The elephant was having a bad day. It charged the same man twice, by mistake or by design, hard to say. I watched them, holding my camera in one hand, shielding my face from the sun with the other. Futile. It was 33 degrees and no semblance of cloud, little cover where the mismatched group of tourists stood with six rescued elephants. My sister’s dream. The closest to ethical touching a wild animal could ever be, she’d singled out this sanctuary in an obscure corner of Phuket. We’d been picked up early in the morning by a white jeep, with plastic awning and some rudimentary benches strapped into the boot. Our first taste of the island, just as it was coming to life. 

 We were thrown around in the back of that pick up, taking hairpin bends as if partaking in a car chase. The roads were winding and rugged, hugging the sides of craggy hills in a spectrum of green. It was like a frustrated painter's palette, he kept mixing shades to find the right one; ferns, palms heavy with coconut, rubber plantations. You’d go round a bend and down the sheer cliffs the sea would peak at us, sparkling like an Alpine lake, somewhere between blue and white in the glare. The village houses were tidy, most with a Toyota, a water buffalo anda satellite dish, banana leaves drying outside, for the thatching. The towns smelt of breakfast congee, made sweet in the morning with sticky rice and mango, cheerful kids in starchy uniforms climbed onto the back of daddy’s motorbike, open top trucks moved groups of construction workers from place to place. The ride in the boot of the pick-up jolted me around, shaking me out of my jetlagged grogginess and forcing me out of my sulky disappointment . I'd been reluctant to take this trip at all, being so busy with school work, and a week out of it all would only set me back further. A week to a place that initally seemed so... familiar, like I'd been there before. An amalgam of places I'd already visited, pictures I'd seen in magazines, I imagined grotty backpackers everywhere, nothing 'real' about it. And in a way, I was right. It will be like places you've been before, but with a touch of Thailand, and not too many backpacks. Phuket was adventure made easy.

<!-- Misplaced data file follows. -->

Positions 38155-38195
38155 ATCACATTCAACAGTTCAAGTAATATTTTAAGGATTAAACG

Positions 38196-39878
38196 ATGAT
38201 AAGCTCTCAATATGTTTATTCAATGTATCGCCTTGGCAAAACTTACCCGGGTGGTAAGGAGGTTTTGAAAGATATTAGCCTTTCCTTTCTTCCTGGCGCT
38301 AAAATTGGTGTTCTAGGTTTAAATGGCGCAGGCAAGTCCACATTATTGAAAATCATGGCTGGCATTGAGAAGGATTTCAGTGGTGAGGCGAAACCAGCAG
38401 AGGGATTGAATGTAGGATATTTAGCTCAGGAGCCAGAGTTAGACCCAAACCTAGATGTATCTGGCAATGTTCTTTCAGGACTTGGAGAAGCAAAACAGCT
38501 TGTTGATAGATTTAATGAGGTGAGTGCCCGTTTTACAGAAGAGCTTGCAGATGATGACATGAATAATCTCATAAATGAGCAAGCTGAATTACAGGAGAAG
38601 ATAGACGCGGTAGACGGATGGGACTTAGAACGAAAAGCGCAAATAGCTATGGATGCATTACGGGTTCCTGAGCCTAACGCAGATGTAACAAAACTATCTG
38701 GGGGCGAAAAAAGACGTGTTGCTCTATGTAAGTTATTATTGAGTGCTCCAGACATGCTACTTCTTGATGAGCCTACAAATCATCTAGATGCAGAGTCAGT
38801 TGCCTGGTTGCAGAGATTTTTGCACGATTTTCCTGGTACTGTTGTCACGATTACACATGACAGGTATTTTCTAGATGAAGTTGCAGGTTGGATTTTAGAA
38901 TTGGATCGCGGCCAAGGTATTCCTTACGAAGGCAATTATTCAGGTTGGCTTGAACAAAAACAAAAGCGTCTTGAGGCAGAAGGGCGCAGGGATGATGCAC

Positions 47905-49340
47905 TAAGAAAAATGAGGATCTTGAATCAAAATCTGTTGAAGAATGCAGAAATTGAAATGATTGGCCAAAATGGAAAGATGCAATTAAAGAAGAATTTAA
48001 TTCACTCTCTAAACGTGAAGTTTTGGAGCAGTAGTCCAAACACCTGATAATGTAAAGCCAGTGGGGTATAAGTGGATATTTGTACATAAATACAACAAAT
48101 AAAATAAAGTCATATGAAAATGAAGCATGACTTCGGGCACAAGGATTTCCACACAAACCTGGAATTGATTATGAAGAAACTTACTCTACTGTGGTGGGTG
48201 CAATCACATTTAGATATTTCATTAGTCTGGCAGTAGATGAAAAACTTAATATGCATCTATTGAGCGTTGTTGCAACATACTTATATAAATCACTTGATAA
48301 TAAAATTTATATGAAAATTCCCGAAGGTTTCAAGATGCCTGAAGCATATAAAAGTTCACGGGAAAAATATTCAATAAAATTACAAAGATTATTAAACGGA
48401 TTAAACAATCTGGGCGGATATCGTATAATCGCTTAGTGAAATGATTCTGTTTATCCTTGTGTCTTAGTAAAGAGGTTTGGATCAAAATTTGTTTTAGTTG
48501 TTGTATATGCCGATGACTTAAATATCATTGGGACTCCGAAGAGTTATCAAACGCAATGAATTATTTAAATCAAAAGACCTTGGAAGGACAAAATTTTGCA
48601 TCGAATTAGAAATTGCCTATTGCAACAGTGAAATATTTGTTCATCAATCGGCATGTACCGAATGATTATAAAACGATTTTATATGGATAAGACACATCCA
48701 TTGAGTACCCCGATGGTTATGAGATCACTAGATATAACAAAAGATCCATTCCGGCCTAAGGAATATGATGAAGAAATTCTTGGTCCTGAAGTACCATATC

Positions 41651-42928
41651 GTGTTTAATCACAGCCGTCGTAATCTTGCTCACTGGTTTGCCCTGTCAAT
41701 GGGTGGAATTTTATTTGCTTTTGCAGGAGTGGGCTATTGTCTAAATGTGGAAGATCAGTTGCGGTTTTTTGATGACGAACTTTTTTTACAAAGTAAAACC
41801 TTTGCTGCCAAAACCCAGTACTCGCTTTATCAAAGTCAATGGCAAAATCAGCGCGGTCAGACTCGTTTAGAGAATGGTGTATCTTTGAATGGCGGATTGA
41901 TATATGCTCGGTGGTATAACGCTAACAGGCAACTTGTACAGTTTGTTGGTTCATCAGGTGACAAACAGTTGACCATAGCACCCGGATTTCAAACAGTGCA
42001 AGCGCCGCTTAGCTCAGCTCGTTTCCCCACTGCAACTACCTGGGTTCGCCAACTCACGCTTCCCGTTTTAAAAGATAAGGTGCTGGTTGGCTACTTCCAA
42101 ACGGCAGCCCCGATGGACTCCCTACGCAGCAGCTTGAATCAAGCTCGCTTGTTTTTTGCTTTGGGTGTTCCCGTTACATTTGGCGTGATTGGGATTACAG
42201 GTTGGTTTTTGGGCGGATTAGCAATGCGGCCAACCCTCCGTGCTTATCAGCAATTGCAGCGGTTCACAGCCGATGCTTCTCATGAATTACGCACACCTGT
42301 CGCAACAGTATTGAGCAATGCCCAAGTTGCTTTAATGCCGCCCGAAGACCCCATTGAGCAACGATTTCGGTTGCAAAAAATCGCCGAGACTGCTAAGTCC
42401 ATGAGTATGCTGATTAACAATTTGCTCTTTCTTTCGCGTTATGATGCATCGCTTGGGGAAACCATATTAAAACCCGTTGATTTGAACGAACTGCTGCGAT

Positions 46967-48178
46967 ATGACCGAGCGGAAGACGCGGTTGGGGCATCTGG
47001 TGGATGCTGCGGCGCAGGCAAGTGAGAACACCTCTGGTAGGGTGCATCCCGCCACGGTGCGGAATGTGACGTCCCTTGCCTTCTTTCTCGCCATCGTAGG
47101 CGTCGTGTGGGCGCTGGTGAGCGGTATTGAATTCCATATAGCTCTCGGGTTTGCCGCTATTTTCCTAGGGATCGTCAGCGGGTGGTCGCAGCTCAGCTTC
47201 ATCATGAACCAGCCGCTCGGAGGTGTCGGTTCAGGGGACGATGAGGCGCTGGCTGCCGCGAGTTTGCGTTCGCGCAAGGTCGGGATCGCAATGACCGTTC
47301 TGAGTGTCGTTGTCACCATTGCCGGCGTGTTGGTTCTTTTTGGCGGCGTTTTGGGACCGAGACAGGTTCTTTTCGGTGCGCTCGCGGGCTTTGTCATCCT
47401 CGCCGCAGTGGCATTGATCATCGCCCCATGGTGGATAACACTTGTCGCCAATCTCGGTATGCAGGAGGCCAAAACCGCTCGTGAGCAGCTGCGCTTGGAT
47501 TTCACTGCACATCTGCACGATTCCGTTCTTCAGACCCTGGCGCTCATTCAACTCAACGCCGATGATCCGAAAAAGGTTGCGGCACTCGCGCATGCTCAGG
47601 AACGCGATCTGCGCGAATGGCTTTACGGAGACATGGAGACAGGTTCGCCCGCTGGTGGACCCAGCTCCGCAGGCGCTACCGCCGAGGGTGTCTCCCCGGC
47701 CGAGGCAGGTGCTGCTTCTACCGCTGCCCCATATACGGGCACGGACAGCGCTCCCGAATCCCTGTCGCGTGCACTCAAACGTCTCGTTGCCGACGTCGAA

Sweet familiarity. Less polished than Malaysia, less crazy than India, sitting nicely at the crossroads of tantalizingly exotic and easily palatable. Like adding a dash of curry powder to your favorite leek soup, or cardamom to carrot cake. No doubt Phuket was touristy. At every turn, every market stall you’d stumble across another foreigner, themselves stumbling through reading Thai signs. Another of my reservations about this trip, knowing that it would be much more leaflet-toting tourist heavy than our usual destinations. But there was a charm in the mingling of Australian accents, French flair, Thai politeness, Chinese brusqueness and Malay spice. I could see what brings people to here. All along the beach, there were colorful stalls selling pineapple chunks on sticks, banana pancakes and whole coconuts, kids ran in and out of the green Andaman Sea with buckets and spades like it was the local pier. There is no 'other' Thailand; nothing more ‘real’, the whole of Phuket is a tourist’s playground. No sleaze, almost disappointingly so, locals were cheery, tolerant and genuinely welcoming.  Layla and I were almost tripping over ourselves to find a more dubious character but met no one remotely strange. Phuket was quickly shedding its reputation as a tacky backpacker magnet, fading to a more family-orientated island with a leisurely pace and long curves of saffron sands.